Health & Safety in Cleaning Operations

Many cleaning operations involve the use of chemicals and equipment. Managers must ensure that cleaning staff are appropriately trained and that they are familiar with the risks associated with the performance of cleaning tasks in their specific work locations. Risks should be controlled so that cleaners, and any other users of buildings, are kept safe and free from danger of injury.

Cleaning risk assessments

Risk assessments are a legal requirement. They should be completed at the planning stage of any cleaning project or job, along with suitable work statements. The risk assessment should aim to identify any risks or hazards that might be involved in the job. Control measures or safe systems of work should then be put in place to reduce or remove unacceptable risks.

The level of detail in a risk assessment should be proportionate to the risk. Many minor hazards identified in a risk assessment will be relatively easily addressed but an assessment of significant hazards, such as those posed by heavy cleaning machinery, will need to be much more detailed.


Contractors are not necessarily familiar with the work activities in the workplace, therefore, they must be provided with comprehensive information on the risks that they may be exposed to while working on the premises, and the measures they need to take to ensure their health and safety and the safety of all others using the building.

Protection from hazardous substances

The Control of Substances Hazardous to Health Regulations protect individuals from potentially hazardous substances that they may use or come into contact with at work. Cleaning staff should understand that cleaning chemicals may be harmful and can enter the body through:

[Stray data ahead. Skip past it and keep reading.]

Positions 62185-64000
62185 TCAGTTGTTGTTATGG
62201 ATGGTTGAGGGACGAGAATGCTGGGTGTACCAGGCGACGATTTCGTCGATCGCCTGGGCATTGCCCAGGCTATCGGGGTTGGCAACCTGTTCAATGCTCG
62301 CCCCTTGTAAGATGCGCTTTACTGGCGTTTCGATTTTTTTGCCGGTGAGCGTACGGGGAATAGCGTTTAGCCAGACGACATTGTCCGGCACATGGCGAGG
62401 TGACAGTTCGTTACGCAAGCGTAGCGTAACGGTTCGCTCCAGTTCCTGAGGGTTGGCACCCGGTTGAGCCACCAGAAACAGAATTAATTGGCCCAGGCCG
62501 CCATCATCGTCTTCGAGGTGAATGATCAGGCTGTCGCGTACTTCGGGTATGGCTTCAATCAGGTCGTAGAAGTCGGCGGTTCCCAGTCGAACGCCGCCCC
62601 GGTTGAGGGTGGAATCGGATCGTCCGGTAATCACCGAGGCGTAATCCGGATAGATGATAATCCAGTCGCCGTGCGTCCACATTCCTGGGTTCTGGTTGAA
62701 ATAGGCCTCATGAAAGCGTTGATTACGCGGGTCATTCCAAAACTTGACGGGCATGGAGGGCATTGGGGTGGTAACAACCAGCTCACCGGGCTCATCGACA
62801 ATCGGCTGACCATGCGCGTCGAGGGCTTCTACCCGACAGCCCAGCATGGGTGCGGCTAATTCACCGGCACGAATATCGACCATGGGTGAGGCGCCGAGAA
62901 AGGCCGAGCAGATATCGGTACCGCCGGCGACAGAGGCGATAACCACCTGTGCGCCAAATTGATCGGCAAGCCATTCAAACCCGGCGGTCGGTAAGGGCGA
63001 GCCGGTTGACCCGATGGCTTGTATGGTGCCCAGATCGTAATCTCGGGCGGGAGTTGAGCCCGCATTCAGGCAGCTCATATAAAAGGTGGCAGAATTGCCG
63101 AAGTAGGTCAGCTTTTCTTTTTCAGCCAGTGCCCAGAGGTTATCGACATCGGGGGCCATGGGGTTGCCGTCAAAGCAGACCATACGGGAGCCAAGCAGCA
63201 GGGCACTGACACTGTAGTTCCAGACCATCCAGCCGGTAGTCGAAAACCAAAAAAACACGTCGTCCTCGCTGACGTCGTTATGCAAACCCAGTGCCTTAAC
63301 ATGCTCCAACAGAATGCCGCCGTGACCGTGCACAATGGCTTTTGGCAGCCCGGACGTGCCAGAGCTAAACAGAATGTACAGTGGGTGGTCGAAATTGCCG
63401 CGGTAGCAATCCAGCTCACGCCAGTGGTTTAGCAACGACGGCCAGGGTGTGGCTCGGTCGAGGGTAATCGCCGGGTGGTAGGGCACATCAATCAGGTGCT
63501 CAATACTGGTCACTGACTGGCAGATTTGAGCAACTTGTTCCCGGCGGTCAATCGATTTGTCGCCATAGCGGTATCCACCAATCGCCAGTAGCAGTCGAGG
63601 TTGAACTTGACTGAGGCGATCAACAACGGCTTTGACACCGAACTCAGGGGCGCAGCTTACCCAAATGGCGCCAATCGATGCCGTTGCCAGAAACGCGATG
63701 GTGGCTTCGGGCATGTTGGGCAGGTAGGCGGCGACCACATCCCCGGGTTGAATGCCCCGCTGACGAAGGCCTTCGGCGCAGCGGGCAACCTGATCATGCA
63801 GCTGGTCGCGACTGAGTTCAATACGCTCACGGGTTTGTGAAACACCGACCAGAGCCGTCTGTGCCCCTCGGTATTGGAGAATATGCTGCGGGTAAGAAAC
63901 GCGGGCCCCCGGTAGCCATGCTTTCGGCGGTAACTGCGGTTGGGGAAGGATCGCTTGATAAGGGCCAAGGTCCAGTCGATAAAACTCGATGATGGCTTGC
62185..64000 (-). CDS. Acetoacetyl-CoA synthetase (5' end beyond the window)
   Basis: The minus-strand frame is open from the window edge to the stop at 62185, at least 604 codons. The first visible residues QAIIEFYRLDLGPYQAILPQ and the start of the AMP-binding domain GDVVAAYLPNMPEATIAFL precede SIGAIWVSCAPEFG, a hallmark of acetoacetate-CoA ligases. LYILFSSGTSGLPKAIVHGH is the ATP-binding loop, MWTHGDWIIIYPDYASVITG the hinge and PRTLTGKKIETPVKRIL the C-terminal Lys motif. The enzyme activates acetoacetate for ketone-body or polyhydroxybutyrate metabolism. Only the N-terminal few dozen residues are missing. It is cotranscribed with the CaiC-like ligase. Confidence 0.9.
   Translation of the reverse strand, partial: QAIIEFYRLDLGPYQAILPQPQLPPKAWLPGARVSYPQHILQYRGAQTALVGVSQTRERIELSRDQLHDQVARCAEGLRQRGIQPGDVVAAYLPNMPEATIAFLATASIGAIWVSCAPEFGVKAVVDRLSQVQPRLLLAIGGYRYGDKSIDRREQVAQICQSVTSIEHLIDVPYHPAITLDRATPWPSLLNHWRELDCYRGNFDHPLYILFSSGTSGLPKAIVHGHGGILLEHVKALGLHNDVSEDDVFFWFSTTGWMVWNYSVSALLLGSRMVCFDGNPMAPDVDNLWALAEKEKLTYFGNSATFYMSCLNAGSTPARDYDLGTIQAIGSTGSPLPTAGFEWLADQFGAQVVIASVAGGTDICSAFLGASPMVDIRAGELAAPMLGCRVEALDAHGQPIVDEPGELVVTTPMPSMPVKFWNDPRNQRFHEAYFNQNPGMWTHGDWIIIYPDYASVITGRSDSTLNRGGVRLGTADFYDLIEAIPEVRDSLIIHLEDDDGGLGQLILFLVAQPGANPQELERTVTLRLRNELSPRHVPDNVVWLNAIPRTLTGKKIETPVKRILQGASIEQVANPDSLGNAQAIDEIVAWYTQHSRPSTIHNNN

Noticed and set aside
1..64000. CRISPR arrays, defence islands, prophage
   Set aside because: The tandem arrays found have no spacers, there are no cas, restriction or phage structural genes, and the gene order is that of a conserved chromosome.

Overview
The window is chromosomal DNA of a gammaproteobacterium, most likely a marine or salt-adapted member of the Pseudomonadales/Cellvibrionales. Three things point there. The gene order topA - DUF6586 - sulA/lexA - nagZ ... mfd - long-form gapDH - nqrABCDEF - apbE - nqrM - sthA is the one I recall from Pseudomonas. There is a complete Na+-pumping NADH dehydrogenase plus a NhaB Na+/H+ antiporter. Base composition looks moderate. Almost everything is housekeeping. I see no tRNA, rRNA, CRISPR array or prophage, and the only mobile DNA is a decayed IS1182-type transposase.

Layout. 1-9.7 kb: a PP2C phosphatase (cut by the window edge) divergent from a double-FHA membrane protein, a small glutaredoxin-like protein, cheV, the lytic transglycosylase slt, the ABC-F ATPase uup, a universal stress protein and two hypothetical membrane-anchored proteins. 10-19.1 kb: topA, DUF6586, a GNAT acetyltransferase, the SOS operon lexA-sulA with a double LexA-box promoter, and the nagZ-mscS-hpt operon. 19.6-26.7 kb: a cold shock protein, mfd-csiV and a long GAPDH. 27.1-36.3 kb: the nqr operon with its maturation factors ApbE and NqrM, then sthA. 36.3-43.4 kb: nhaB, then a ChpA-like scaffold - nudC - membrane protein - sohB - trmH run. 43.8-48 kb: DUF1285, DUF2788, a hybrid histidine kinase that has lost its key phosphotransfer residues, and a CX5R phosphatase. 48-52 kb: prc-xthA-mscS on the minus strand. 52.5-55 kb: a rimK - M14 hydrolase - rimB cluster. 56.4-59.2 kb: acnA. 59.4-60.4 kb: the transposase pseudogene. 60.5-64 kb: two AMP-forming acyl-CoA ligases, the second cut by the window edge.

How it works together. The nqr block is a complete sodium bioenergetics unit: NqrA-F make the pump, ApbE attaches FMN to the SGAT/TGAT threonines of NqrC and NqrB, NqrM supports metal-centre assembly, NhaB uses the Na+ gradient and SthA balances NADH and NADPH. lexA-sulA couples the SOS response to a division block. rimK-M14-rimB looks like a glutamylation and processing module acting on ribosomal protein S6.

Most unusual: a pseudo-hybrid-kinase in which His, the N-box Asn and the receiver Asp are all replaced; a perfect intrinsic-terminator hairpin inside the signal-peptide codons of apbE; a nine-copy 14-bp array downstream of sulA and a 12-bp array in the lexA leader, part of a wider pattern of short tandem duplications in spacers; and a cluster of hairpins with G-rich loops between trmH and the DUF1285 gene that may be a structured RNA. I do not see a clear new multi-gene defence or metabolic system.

• Ingestion, i.e. drinking and eating
  • Inhalation of gases, sprays, vapours and dust
  • Absorption through the skin.

Staff must be trained to:

  • Read container labels, noting any hazards, as it is essential that they understand the mixing of certain chemicals is a potentially dangerous practice
  • Use chemicals for their intended purpose only, following safe application procedures
  • Use PPE when handling chemicals, e.g. gloves, masks, goggles and overalls
  • Store chemicals in accordance with manufacturers’ recommendations.

Information on the harmful effects of chemicals and the precautions that need to be observed when they are used, stored or transported are detailed in safety data sheets, which suppliers must provide. Safety data sheets should be available to provide details on:

  • The proper use of a substance
  • Health risks and fire hazards
  • How to use, transport and store the substance
  • Emergency action and first-aid advice
  • Other information, such as waste disposal.

Wherever cleaning chemicals are being used, other users of the building should be excluded from the area while cleaning is in progress. Cleaning chemicals, cleaning products and potentially dangerous equipment should only be used by appropriately trained individuals under supervision. Cleaning materials, equipment and chemicals should never be left unattended and should be locked away securely after use in dedicated, locked storage areas.

Chemical products most commonly used within the cleaning industry include the following.

  • Irritants, such as many multi-purpose cleaners. Although non-corrosive, prolonged contact with the skin should be avoided.
  • Harmful substances, such as seal strippers, may involve limited health risks if inhaled or ingested. Contact with the skin should be avoided and PPE, e.g. gloves, goggles and facemasks, should be worn.